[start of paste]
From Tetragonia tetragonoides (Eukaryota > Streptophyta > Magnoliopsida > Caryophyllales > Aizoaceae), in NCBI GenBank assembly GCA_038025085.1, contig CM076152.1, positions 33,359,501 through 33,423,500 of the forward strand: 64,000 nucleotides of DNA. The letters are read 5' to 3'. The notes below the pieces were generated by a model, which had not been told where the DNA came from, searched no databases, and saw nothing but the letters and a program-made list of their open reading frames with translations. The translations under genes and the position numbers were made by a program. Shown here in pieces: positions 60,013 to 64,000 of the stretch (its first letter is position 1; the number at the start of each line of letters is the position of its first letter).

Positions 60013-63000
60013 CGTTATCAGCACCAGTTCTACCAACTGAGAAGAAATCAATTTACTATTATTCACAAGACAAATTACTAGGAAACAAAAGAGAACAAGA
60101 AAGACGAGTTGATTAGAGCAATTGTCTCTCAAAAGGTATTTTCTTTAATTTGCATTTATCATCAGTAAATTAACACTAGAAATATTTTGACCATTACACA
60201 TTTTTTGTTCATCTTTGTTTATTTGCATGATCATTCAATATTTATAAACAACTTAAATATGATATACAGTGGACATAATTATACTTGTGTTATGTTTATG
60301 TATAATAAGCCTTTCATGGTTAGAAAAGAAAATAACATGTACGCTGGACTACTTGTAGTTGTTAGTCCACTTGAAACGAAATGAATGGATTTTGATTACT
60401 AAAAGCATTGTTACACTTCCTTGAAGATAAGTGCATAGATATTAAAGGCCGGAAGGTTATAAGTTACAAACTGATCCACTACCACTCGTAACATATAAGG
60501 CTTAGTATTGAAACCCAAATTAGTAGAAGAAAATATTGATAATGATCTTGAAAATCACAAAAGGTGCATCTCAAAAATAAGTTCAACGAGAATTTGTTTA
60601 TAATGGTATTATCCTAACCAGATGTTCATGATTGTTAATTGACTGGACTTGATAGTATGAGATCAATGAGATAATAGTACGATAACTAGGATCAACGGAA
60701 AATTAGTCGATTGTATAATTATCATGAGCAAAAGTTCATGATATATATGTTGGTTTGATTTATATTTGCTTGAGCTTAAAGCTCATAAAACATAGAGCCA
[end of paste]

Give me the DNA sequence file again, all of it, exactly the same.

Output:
From Tetragonia tetragonoides (Eukaryota > Streptophyta > Magnoliopsida > Caryophyllales > Aizoaceae), in NCBI GenBank assembly GCA_038025085.1, contig CM076152.1, positions 33,359,501 through 33,423,500 of the forward strand: 64,000 nucleotides of DNA. The letters are read 5' to 3'. The notes below the pieces were generated by a model, which had not been told where the DNA came from, searched no databases, and saw nothing but the letters and a program-made list of their open reading frames with translations. The translations under genes and the position numbers were made by a program. Shown here in pieces: positions 60,013 to 64,000 of the stretch (its first letter is position 1; the number at the start of each line of letters is the position of its first letter).

Positions 60013-63000
60013 CGTTATCAGCACCAGTTCTACCAACTGAGAAGAAATCAATTTACTATTATTCACAAGACAAATTACTAGGAAACAAAAGAGAACAAGA
60101 AAGACGAGTTGATTAGAGCAATTGTCTCTCAAAAGGTATTTTCTTTAATTTGCATTTATCATCAGTAAATTAACACTAGAAATATTTTGACCATTACACA
60201 TTTTTTGTTCATCTTTGTTTATTTGCATGATCATTCAATATTTATAAACAACTTAAATATGATATACAGTGGACATAATTATACTTGTGTTATGTTTATG
60301 TATAATAAGCCTTTCATGGTTAGAAAAGAAAATAACATGTACGCTGGACTACTTGTAGTTGTTAGTCCACTTGAAACGAAATGAATGGATTTTGATTACT
60401 AAAAGCATTGTTACACTTCCTTGAAGATAAGTGCATAGATATTAAAGGCCGGAAGGTTATAAGTTACAAACTGATCCACTACCACTCGTAACATATAAGG
60501 CTTAGTATTGAAACCCAAATTAGTAGAAGAAAATATTGATAATGATCTTGAAAATCACAAAAGGTGCATCTCAAAAATAAGTTCAACGAGAATTTGTTTA
60601 TAATGGTATTATCCTAACCAGATGTTCATGATTGTTAATTGACTGGACTTGATAGTATGAGATCAATGAGATAATAGTACGATAACTAGGATCAACGGAA
60701 AATTAGTCGATTGTATAATTATCATGAGCAAAAGTTCATGATATATATGTTGGTTTGATTTATATTTGCTTGAGCTTAAAGCTCATAAAACATAGAGCCA